The recording was forgotten, and so, too, was the odd twist of history that brought together Malcolm X and a bespectacled Ivy Leaguer fated to become one of America’s top diplomats.
The audiotape of Malcolm X’s 1961 address in Providence might never have surfaced at all if 22-year-old Brown University student Malcolm Burnley hadn’t stumbled across a reference to it in an old student newspaper. He found the recording of the little-remembered visit gathering dust in the university archives.
“No one had listened to this in 50 years,” Burnley told the Associated Press. “There aren’t many recordings of him before 1962. And this is a unique speech — it’s not like others he had given before.”
In the May 11, 1961, speech delivered to a mostly white audience of students and some residents, Malcolm X combines blistering humor and reason to argue that blacks should not look to integrate into white society but instead must forge their own identities and culture.
At the time, Malcolm X, 35, was a loyal supporter of the black separatist movement Nation of Islam, now based in Chicago. He would be assassinated four years later after leaving the group and crafting his own more global, spiritual ideology.
The legacy of slavery and racism, he told the crowd of 800, “has made the 20 million black people in this country a dead people. Dead economically, dead mentally, dead spiritually. Dead morally and otherwise. Integration will not bring a man back from the grave.”
The rediscovery of the speech could be the whole story. But Burnley found the young students in the crowd that night proved to be just as fascinating.
Malcolm X was prompted to come to Brown by an article about the growing Black Muslim movement published in the Brown Daily Herald. The article by Katharine Pierce, a young student at Pembroke College, then the women’s college at Brown, was first written for a religious studies class. It caught the eye of the student paper’s editor, Richard Holbrooke.
Holbrooke would become a leading American diplomat, serving as U.S. Ambassador to Germany soon after that nation’s reunification, ambassador to the United Nations and President Barack Obama’s special adviser on Pakistan and Afghanistan before his death in 2010 at age 69.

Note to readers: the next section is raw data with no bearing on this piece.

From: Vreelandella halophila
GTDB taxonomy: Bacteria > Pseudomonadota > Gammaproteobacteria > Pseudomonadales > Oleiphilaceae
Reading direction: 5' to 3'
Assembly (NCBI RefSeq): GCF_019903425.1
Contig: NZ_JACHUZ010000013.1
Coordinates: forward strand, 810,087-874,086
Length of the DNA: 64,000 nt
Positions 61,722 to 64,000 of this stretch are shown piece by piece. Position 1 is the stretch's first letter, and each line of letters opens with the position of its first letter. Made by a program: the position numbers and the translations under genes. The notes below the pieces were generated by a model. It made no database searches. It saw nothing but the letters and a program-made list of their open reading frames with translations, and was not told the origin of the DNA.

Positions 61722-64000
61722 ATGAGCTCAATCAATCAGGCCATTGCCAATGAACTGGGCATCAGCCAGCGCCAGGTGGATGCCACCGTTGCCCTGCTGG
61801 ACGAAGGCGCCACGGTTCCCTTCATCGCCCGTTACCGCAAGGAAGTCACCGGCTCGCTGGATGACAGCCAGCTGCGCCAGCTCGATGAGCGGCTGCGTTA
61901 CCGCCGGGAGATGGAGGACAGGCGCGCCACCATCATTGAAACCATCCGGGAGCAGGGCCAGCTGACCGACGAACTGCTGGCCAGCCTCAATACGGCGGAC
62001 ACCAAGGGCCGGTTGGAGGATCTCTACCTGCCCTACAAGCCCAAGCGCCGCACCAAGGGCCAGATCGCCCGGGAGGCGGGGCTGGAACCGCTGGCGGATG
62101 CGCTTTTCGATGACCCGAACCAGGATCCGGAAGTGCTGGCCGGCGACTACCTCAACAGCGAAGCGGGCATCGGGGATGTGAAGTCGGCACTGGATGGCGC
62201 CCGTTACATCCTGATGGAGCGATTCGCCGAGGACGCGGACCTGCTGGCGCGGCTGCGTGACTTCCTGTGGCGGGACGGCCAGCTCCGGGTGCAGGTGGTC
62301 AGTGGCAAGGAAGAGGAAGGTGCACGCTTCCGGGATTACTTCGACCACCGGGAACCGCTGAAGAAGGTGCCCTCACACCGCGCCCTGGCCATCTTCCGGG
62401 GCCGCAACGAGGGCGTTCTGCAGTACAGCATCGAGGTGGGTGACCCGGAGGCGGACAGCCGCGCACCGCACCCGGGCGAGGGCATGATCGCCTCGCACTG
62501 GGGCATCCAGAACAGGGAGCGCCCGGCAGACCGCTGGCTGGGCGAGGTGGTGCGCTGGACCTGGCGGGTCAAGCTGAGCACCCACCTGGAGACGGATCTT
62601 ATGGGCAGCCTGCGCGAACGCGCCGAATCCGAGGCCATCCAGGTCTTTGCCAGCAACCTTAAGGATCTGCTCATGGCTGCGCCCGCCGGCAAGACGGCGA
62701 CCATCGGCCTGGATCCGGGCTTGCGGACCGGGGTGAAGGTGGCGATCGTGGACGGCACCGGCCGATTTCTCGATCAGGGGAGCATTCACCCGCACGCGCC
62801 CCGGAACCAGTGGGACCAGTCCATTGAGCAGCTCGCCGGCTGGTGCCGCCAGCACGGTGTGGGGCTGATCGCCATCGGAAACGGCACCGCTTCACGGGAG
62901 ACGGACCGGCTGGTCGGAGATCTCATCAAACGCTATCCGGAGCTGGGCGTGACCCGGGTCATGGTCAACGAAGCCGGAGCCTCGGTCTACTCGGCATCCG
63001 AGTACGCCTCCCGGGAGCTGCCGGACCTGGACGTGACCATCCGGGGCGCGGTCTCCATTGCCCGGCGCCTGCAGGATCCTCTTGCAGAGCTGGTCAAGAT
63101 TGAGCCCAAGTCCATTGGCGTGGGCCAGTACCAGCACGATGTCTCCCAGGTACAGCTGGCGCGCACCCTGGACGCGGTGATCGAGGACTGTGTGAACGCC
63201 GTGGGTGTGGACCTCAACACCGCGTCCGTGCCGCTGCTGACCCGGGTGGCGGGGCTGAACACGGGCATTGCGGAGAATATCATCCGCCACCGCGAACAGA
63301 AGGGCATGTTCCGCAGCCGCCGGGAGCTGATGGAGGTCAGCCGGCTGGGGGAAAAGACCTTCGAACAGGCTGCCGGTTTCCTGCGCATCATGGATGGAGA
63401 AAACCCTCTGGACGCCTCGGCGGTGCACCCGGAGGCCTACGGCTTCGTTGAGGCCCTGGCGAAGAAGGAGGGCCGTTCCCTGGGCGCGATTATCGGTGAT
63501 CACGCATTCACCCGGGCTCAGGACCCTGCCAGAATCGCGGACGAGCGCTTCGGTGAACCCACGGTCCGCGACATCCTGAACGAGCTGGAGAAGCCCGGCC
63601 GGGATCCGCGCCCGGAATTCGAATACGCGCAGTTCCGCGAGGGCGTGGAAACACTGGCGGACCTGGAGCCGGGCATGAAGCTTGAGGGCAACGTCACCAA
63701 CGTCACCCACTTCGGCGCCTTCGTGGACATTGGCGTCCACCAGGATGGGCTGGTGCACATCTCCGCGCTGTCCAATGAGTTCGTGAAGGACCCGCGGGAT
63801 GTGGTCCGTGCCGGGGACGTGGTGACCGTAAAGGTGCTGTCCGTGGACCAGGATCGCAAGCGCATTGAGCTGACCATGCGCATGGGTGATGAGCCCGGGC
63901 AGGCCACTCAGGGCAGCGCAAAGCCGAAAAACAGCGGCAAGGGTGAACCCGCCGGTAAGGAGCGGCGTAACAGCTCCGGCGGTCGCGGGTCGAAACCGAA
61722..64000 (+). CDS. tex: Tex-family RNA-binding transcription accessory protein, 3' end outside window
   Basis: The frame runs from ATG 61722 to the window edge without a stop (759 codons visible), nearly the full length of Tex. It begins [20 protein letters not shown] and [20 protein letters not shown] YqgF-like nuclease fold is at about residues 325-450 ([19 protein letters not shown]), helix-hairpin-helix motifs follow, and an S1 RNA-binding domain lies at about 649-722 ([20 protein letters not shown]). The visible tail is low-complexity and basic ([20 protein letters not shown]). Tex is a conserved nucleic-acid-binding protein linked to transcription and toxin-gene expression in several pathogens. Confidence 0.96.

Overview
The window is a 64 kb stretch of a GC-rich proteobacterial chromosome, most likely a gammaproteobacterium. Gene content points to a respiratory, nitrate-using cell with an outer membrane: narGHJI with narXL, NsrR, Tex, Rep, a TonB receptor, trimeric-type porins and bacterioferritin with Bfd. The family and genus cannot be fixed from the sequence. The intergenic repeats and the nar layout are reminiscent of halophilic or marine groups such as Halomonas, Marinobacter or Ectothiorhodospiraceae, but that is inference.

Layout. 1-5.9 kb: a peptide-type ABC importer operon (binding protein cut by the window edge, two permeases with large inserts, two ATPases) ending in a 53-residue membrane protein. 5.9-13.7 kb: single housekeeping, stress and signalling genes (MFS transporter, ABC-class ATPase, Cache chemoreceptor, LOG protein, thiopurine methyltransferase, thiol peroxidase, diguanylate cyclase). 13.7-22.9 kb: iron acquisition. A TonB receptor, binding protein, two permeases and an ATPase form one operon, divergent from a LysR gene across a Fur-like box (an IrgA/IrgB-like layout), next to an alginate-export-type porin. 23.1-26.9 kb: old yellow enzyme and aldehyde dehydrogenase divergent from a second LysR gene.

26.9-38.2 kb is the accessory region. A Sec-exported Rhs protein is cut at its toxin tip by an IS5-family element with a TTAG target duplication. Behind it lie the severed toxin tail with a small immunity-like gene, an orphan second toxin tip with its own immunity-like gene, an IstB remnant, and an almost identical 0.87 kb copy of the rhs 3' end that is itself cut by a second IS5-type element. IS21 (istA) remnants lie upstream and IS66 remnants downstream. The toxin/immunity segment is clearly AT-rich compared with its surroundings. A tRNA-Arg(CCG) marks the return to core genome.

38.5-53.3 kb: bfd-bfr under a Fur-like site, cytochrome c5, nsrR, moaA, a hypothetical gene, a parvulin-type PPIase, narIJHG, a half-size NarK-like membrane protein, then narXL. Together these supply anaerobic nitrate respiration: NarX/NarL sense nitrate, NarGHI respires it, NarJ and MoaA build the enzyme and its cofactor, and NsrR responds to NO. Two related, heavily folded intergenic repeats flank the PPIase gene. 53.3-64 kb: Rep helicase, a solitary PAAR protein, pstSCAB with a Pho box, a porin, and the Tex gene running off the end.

But in 1961, Holbrooke, 20, was eager to use the student newspaper to examine race relations — an unusual interest on an Ivy League campus with only a handful of black students.
Pierce’s article ran in the newspaper’s magazine and made her the first woman whose name was featured on the newspaper’s masthead.
Somehow, the article made its way to Malcolm X. His staff and Holbrooke worked out details of the visit weeks in advance. Campus officials were wary: Malcolm X had been banned from the University of California-Berkeley and Queens College in New York.
Tickets — going for 50 cents apiece — for the Brown speech sold quickly. About 800 people filled the venue, the 19th-century, Romanesque Sayles Hall, meant to hold about 500.
Pierce introduced Malcolm X and recalls him vividly.
“He came surrounded by a security detail,” she said. “You got the sense — this is an important person. He was handsome, absolutely charismatic. I was just bewildered that my class paper could have led to something like this.”
In his speech, Malcolm X outlined Black Muslims’ beliefs and argued that black Americans cannot wait for white Americans to offer them equality.
“No, we are not anti-white,” he said. “But we don’t have time for the white man. The white man is on top already, the white man is the boss already … He has first-class citizenship already. So you are wasting your time talking to the white man. We are working on our own people.”
Richard Nurse, one of three black students in his Brown University class in 1961, came to the speech with his mind made up against Malcolm X.
“I very strongly believed in integration,” Nurse said in a telephone interview from his New Jersey home. “These were ideas I had accepted, adopted. Here I was at this Ivy League university. But he confounded me a little bit. I had never heard a black man in public speak as forcefully as Malcolm X did that night. It was cataclysmic.”
Nurse, now 72 and retired from teaching at Rutgers University, said the speech didn’t cause him to change his views. But he said he understood Malcolm X’s message better years later when, in the U.S. Army, he was barred from all-white USO clubs and movie theaters in the South.
“Now things have changed to the point where that kind of notion (separatism) is no longer even considered,” he said.
Pierce said the speech exposed her and other students in the audience to a different side of America. She gives Holbrooke credit for bringing Malcolm X to campus.
Holbrooke joined the foreign service after graduation and was posted to Vietnam in 1962. He visited Pierce in Hong Kong, where she worked as a teacher. She went on to work on international refugee projects and at Yale University and now creates computer training programs.
She said she wasn’t surprised when Holbrooke became the diplomat presidents dispatched to hot spots like Bosnia and Afghanistan.
“He was a very good friend,” she said. “I was saddened to hear of his death, sad for myself and sad for the world.”
The recording of the address is in pristine condition. Pierce obtained the tape after the event — she isn’t sure who made the recording — and it sat in a box of mementos for years before she mailed it to the university archives.
Burnley has had the tape digitized and plans to air excerpts next week at an event hosted by the Rhode Island Black Heritage Association.
Lehigh University professor Saladin Ambar, who is working on a book about Malcolm X’s 1964 visit to Oxford University, said any new recording of him is reason to celebrate.
“Malcolm’s best speeches, they’re just gone,” he said. “He’s not nearly as well-documented as he should be, when you consider his power as an orator.”
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